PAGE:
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Jost Gippert: Our Featured Linguist!

"Buenos dias", "buenas noches" -- this was the first words in a foreign language I heard in my life, as a three-year old boy growing up in developing post-war Western Germany, where the first gastarbeiters had arrived from Spain. Fascinated by the strange sounds, I tried to get to know some more languages, the only opportunity being TV courses of English and French -- there was no foreign language education for pre-teen school children in Germany yet in those days. Read more



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What is English? And Why Should We Care?

By: Tim William Machan

To find some answers Tim Machan explores the language's present and past, and looks ahead to its futures among the one and a half billion people who speak it. His search is fascinating and important, for definitions of English have influenced education and law in many countries and helped shape the identities of those who live in them.


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Medical Writing in Early Modern English

Edited by Irma Taavitsainen and Paivi Pahta

This volume provides a new perspective on the evolution of the special language of medicine, based on the electronic corpus of Early Modern English Medical Texts, containing over two million words of medical writing from 1500 to 1700.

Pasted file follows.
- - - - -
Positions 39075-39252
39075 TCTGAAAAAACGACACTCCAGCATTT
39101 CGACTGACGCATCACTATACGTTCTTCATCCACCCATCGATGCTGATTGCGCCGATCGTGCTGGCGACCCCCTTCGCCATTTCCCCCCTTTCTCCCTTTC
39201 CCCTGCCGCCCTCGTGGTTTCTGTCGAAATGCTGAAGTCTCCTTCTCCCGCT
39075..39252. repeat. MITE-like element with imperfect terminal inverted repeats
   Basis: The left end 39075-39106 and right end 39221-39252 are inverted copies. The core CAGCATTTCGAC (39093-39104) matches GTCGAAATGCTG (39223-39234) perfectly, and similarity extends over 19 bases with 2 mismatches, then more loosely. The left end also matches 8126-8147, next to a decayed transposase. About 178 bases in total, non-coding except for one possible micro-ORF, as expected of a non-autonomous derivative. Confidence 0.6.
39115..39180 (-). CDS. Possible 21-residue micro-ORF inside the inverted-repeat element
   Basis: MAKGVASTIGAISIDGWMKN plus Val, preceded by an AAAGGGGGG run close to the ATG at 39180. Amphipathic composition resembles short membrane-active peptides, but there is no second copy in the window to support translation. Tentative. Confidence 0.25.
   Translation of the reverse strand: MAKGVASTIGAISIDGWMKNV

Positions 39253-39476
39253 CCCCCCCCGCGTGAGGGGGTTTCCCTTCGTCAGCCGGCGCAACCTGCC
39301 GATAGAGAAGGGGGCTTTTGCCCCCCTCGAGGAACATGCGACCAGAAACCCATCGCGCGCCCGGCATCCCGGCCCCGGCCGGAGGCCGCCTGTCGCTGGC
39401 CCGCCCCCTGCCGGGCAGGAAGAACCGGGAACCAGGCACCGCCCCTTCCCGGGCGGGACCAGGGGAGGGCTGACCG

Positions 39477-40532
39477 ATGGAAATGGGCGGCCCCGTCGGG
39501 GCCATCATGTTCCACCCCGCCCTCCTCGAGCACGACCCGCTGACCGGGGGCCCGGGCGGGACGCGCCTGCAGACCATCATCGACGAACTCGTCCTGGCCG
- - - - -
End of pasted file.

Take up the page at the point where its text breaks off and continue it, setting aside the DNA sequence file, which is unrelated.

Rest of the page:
Academic Paper


Title: Referent salience affects second language article use
Author: Danijela Trenkic
Email: click here to access email
Homepage: http://www.york.ac.uk/education/our-staff/academic/danijela-trenkic/
Institution: University of York
Author: Nattama Pongpairoj
Institution: Chulalongkorn University
Linguistic Field: Language Acquisition
Abstract: The effect of referent salience on second language (L2) article production in real time was explored. Thai (–articles) and French (+articles) learners of English described dynamic events involving two referents, one visually cued to be more salient at the point of utterance formulation. Definiteness marking was made communicatively redundant with all referents. Thai groups omitted articles more with more than with less salient referents. The results corroborate previous offline data suggestive of the salience effect for L2 users from article-less L1 backgrounds, but point against the view that this is due to the redundancy of definiteness marking. The results seem better explained by persistent grammatical competition between L1 and L2 structures, consistent with the view that language systems within a bilingual mind cannot be kept fully apart.

CUP at LINGUIST

This article appears in Bilingualism: Language and Cognition Vol. 16, Issue 1, which you can read on Cambridge's site or on LINGUIST .



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